State and local government officials should respond to cyber incidents with well-practiced disaster recovery plans, one Colorado official said.
Responding to an incident as if it were a disaster can give officials a way to activate a whole-of-government response and funding options, said William Chumley, the state’s chief customer officer and interim chief information security officer.
Attacks are inevitable, and states must be prepared, he said. “It’s not if, it’s when.”
During an April 21 GCN webcast on data protection, Chumley shared some lessons learned after the Colorado Department of Transportation was hit by a ransomware attack in February 2018 that affected roughly 80% of the systems at the department.
The issue stemmed from a brute force attack that uncovered an unsafe password, he said. When the network was infiltrated, officials were able to isolate and shut systems down, but the team’s daily operations, employee payrolls and vendor payments were disrupted. This meant employees had to find ways to maintain business continuity without phones or computers for four weeks.
The experience showed that effective cyber response is much like disaster response, in that the key to business continuity lay in logistics and training. Declaring the incident a disaster allowed DOT to get help from the Division of Homeland Security and Emergency Management and the Air National Guard and access state funds for response and recovery.
The incident demonstrated to Chumley how important it is for employees to work through the details of a disaster response plan. ”You have to have a good incident plan and a disaster response plan they actually practice,” he said. The plan must be documented and regularly updated, he advised.
“It is thinking about it and preparing for it being real, and then practicing,” he said. “You’ve got to practice, practice, practice.”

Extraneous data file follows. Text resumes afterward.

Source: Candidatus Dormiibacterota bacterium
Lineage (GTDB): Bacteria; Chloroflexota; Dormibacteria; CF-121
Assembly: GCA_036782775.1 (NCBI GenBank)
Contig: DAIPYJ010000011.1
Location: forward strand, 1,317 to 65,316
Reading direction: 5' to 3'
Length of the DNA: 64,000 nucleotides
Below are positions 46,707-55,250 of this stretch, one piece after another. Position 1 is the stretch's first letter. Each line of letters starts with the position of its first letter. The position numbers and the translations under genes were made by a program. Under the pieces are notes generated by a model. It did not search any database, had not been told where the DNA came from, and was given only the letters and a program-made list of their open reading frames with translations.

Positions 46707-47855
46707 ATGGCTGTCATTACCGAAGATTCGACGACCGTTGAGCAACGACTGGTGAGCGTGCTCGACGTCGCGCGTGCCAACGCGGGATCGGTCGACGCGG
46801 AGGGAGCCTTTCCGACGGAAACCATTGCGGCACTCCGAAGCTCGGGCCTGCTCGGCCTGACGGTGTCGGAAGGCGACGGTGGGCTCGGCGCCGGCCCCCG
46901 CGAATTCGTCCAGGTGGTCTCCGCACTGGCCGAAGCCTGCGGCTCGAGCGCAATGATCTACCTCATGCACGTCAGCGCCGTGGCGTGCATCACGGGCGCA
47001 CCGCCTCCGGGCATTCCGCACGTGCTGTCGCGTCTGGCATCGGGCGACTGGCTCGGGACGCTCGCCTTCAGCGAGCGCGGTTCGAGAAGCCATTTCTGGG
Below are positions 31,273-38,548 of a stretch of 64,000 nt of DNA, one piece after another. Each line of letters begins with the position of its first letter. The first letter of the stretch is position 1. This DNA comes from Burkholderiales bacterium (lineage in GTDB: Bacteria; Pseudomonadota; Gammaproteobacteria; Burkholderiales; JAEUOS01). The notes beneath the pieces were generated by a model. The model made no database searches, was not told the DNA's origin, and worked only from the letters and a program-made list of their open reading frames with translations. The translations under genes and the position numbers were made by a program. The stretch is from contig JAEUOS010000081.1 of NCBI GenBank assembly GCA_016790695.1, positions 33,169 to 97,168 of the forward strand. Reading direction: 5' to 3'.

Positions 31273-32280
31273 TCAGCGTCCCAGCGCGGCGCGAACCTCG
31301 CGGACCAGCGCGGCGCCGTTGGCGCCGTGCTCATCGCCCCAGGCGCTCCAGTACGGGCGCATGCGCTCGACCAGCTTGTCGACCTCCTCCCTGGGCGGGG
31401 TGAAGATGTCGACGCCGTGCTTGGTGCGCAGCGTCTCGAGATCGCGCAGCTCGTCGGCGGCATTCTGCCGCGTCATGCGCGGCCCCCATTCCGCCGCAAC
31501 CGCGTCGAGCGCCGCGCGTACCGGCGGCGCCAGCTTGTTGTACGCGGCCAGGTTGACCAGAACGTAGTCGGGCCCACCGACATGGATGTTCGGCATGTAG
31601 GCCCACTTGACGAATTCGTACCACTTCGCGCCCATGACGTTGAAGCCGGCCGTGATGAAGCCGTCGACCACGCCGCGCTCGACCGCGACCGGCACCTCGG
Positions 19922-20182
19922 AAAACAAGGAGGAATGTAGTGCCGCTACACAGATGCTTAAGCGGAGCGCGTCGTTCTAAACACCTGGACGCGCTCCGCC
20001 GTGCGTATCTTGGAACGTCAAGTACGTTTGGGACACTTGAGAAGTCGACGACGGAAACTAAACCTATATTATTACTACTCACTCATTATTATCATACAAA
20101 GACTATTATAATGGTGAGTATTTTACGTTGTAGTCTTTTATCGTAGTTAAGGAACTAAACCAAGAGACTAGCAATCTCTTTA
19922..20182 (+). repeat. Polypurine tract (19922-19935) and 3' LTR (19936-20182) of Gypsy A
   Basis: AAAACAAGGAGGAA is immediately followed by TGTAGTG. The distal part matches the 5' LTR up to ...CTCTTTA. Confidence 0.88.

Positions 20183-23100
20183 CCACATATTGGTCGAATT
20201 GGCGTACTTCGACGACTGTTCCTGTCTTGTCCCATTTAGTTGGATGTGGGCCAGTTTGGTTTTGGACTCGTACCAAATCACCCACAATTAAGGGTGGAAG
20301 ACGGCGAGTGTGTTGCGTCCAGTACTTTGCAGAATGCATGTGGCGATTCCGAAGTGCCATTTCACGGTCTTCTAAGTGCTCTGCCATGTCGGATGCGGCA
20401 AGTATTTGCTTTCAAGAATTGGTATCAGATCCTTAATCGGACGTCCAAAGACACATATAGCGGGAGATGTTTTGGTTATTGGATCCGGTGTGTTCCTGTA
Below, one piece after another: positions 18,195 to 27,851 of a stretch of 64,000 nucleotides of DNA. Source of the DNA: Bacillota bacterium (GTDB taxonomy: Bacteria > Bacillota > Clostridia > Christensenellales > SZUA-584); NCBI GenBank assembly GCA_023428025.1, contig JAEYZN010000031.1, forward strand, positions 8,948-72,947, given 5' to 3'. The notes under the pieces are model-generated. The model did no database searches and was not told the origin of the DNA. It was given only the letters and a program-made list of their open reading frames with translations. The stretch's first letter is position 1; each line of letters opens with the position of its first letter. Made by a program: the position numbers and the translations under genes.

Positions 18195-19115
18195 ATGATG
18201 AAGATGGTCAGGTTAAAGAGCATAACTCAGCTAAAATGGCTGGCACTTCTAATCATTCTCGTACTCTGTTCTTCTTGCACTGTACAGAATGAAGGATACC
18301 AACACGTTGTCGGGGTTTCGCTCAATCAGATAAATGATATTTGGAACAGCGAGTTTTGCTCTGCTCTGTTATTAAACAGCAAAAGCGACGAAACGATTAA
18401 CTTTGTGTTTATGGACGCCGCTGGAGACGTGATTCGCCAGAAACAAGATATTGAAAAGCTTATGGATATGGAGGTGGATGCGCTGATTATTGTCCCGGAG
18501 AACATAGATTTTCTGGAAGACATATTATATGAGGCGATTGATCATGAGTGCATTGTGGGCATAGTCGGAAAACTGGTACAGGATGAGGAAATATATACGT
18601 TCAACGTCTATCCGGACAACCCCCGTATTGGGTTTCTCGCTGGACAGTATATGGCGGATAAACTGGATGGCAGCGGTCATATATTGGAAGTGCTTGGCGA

Regular tabletop exercises helped officials clarify roles and exposed gaps in business operations at a granular level. An exercise in which cell networks went down forced staff to reevaluate existing processes and think about alternative communication methods, from printing off phone trees to practicing with emergency radios, Chumley said.
The ransomware attack also uncovered some technology vulnerabilities. Inconsistencies existed around asset inventories and configuration databases, and it wasn’t always clear which systems touched which others or how applications were updated and monitored. Plus, the legacy systems and technical debt created problems that weren’t always visible.
The data discovery required to stand systems back up after the attack helped the agency fully understand the exposure from the technical debt that “we probably knew [existed], at some level, but we didn’t have data,” Chumley said.
The key is responding, not reacting, Chumley said.
“What we found is that it’s mostly common sense and practice,” he said. “And being ready, knowing it will happen and getting rid of the fear aspect can really be powerful and empowering. To say let’s practice, let’s be ready and think differently about how we respond.”